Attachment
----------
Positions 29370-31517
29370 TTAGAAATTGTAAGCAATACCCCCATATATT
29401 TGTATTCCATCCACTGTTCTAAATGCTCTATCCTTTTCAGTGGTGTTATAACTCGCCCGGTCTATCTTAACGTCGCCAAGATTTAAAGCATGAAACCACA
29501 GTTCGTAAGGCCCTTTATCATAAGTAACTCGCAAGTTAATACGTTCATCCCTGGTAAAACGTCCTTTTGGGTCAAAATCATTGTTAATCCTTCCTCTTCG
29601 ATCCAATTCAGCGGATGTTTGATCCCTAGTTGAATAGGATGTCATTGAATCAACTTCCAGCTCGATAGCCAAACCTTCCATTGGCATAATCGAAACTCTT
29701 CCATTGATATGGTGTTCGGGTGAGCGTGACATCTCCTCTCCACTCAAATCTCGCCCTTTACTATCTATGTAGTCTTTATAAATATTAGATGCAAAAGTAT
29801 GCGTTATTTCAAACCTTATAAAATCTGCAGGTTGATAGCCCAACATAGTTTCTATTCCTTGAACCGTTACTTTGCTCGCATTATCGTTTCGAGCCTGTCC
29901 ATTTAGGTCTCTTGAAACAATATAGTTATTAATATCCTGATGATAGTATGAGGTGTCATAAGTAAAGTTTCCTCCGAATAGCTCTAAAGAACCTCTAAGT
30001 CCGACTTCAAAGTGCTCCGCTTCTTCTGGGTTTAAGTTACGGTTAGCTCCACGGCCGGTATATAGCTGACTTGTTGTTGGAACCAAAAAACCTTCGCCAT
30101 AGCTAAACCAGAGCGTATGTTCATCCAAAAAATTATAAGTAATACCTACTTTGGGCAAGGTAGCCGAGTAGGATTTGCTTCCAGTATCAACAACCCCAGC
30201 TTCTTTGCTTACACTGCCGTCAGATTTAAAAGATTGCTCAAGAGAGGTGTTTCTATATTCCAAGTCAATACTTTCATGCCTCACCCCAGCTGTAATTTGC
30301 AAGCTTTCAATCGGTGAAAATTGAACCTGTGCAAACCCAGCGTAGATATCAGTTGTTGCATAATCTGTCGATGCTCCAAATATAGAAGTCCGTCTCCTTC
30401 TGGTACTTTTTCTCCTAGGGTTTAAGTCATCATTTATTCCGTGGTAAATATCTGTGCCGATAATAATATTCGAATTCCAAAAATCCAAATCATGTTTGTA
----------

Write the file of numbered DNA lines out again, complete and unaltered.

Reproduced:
Positions 29370-31517
29370 TTAGAAATTGTAAGCAATACCCCCATATATT
29401 TGTATTCCATCCACTGTTCTAAATGCTCTATCCTTTTCAGTGGTGTTATAACTCGCCCGGTCTATCTTAACGTCGCCAAGATTTAAAGCATGAAACCACA
29501 GTTCGTAAGGCCCTTTATCATAAGTAACTCGCAAGTTAATACGTTCATCCCTGGTAAAACGTCCTTTTGGGTCAAAATCATTGTTAATCCTTCCTCTTCG
29601 ATCCAATTCAGCGGATGTTTGATCCCTAGTTGAATAGGATGTCATTGAATCAACTTCCAGCTCGATAGCCAAACCTTCCATTGGCATAATCGAAACTCTT
29701 CCATTGATATGGTGTTCGGGTGAGCGTGACATCTCCTCTCCACTCAAATCTCGCCCTTTACTATCTATGTAGTCTTTATAAATATTAGATGCAAAAGTAT
29801 GCGTTATTTCAAACCTTATAAAATCTGCAGGTTGATAGCCCAACATAGTTTCTATTCCTTGAACCGTTACTTTGCTCGCATTATCGTTTCGAGCCTGTCC
29901 ATTTAGGTCTCTTGAAACAATATAGTTATTAATATCCTGATGATAGTATGAGGTGTCATAAGTAAAGTTTCCTCCGAATAGCTCTAAAGAACCTCTAAGT
30001 CCGACTTCAAAGTGCTCCGCTTCTTCTGGGTTTAAGTTACGGTTAGCTCCACGGCCGGTATATAGCTGACTTGTTGTTGGAACCAAAAAACCTTCGCCAT
30101 AGCTAAACCAGAGCGTATGTTCATCCAAAAAATTATAAGTAATACCTACTTTGGGCAAGGTAGCCGAGTAGGATTTGCTTCCAGTATCAACAACCCCAGC
30201 TTCTTTGCTTACACTGCCGTCAGATTTAAAAGATTGCTCAAGAGAGGTGTTTCTATATTCCAAGTCAATACTTTCATGCCTCACCCCAGCTGTAATTTGC
30301 AAGCTTTCAATCGGTGAAAATTGAACCTGTGCAAACCCAGCGTAGATATCAGTTGTTGCATAATCTGTCGATGCTCCAAATATAGAAGTCCGTCTCCTTC
30401 TGGTACTTTTTCTCCTAGGGTTTAAGTCATCATTTATTCCGTGGTAAATATCTGTGCCGATAATAATATTCGAATTCCAAAAATCCAAATCATGTTTGTA